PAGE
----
Black and Blue: Not Funny

A guy and a girl get ready to go on a blind date, both nervous and worried. The guy is hoping that his date won’t be fat and ugly. The girl is hoping she won’t be raped or killed.

That’s a joke I remember hearing when I was a teenager, laughing and thinking to myself, “How true.”

The other day I thought of one like it that I wanted to share.

A black kid and a white kid go to a gas station, both nervous and worried.  The white kid is afraid his parents will find out he stole money from the coin jar and bought candy. The black kid is afraid a police officer will mistake his candy bar for a gun and shoot him.

Not funny? What? Did you laugh at the first one?

All right, I will try one more that I told the other day.

Raise your hand if you are sick of the first 100 days of Trump playing nonstop.

Now raise your other hand if you’re considered a minority by the government.

O.K, now keep them there til I shoot.

Too soon?

Were you offended?


Because if you’re not offended, you accept it as a real and natural part of life; just like the first joke that has been around for decades. So natural and accepted that people can laugh about the very real fear women have about being raped by their dates.

Benjamin Franklin once said, “Justice will not be served until those who are unaffected are as outraged as those who are.” That can only happen if we get real and open up the dialogue on this difficult subject.

Please join me in offending as many people as possible, until those people who are not scared to be killed because of the color of their skin are as outraged as those who are.

If you or any blog you have seen is dedicating their space to advocate putting an end to racial discrepancies in the criminal justice system and the negative implications on society, please leave a link so I can include their words and spread this important message.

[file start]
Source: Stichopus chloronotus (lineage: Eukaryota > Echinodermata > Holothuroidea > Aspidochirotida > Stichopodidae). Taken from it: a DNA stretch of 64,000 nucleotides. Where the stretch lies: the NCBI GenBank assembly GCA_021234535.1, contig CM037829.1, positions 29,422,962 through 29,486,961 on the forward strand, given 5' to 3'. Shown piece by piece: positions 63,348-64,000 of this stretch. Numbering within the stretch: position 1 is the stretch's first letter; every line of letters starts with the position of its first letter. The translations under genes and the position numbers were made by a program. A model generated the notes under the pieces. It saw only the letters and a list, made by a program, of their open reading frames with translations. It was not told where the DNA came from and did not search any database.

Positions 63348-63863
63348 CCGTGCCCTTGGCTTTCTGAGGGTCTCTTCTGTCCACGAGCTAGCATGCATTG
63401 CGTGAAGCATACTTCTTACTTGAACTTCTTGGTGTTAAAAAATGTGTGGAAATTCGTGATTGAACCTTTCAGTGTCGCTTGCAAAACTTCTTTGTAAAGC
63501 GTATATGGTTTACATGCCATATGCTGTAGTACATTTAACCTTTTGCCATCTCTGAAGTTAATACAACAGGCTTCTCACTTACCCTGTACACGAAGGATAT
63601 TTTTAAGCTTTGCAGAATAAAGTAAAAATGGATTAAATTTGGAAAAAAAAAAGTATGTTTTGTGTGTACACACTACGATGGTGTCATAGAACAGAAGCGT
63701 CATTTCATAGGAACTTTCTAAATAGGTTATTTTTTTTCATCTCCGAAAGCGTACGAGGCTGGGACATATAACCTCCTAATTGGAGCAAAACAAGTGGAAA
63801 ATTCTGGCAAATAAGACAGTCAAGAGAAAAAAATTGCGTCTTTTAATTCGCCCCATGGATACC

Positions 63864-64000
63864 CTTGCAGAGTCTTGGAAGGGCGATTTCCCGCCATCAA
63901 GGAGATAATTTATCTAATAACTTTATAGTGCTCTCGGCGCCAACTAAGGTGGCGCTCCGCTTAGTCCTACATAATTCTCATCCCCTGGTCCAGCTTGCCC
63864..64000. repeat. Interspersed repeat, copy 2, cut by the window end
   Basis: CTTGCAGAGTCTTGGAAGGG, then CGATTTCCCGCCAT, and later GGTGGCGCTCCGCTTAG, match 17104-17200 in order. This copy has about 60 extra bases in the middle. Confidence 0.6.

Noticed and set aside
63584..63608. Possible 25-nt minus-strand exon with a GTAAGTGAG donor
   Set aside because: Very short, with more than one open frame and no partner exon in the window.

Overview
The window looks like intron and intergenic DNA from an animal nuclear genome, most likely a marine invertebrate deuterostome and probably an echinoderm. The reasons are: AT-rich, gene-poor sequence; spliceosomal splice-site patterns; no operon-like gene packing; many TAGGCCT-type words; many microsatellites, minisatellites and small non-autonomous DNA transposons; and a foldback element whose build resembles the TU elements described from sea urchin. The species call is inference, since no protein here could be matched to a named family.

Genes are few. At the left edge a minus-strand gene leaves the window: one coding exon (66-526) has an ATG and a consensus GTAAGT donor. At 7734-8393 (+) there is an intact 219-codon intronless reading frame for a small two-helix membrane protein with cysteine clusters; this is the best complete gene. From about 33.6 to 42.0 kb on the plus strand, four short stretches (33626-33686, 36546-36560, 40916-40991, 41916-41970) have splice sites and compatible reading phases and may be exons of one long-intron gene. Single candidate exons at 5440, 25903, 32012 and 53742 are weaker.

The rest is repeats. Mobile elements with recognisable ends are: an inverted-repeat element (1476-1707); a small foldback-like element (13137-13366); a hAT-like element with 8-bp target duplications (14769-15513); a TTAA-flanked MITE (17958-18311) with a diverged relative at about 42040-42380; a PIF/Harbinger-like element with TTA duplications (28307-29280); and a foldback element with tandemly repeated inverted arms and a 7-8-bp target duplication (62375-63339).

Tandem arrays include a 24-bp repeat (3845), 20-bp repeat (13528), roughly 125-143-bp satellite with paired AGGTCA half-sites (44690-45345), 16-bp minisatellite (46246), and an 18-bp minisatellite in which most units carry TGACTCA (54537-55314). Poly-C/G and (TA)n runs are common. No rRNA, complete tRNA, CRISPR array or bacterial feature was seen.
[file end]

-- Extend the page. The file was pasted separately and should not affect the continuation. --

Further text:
15 thoughts on “Black and Blue: Not Funny

  1. One step at a time though it’s unfortunate the president doesn’t see it that way. I’m definitely over seeing the whole blue lives matter when a black kid has been shot by a cop. At least he’s alive even if his job is threatened… Sorry for my reply if it offends anyone but it has to be said.

    Liked by 3 people

    1. Don’t be sorry!
      But a quick warning, this Black and Blue series does go on to stress the importance of both lives being in danger and how that is not good for society.
      But first, I want to discuss how we even got to a place where an African American had to stand in the street and scream, “Hey, you can’t just kill us. Our Lives Matter!”
      Thank you for your passionate comment!!

      Liked by 2 people

      1. That’s a good question. My answer to that would be social media. It’s not like it wasn’t going on before. Let’s face it. There are a lot of racists in America. It’s just that now it’s being blown up and scrutinized a lot more closely because the public is making it known.

        Liked by 2 people

        1. Too bad that shedding light hasn’t changed things. I heard a NPR stat the other day that said prosecutions are down from an all time high of 16 to 13, while something like 2000 people are killed by police a year.

          Thank you so much for engaging Nel. Your comments always add value.

          Liked by 2 people

  2. I’m doing my best to wake up as many people as I can. If I weren’t in FB jail at the moment I would be sharing this there! Epic!

    “Please join me in offending as many people as possible, until those people who are not scared to be killed because of the color of their skin are as outraged as those who are.”

    YES!! ^^

    Liked by 3 people

  3. That was truly powerful Xena.
    Here’s another one.

    Two friends, one black and the other white, were sharing their thoughts concerning the rising number of fatal shootings of unarmed black males by white police officers.

    The white friend revealed that sometimes he feared for the life of his black friend. A life he realized could be cut short by a white cop or anyone whose decision and actions were based solely on the color of his skin.

    The black friend revealed that he too shared the same fear. A fear based on the stark realization that the life of not only his friend, but of others he never knew, could be cut short by someone who made a fatal decision based solely on the color of his black friend’s skin.

    Some folks might think that was funny. Others might be offended.

    I just wonder if those others I never knew and I would have one day become friends.

    Liked by 1 person

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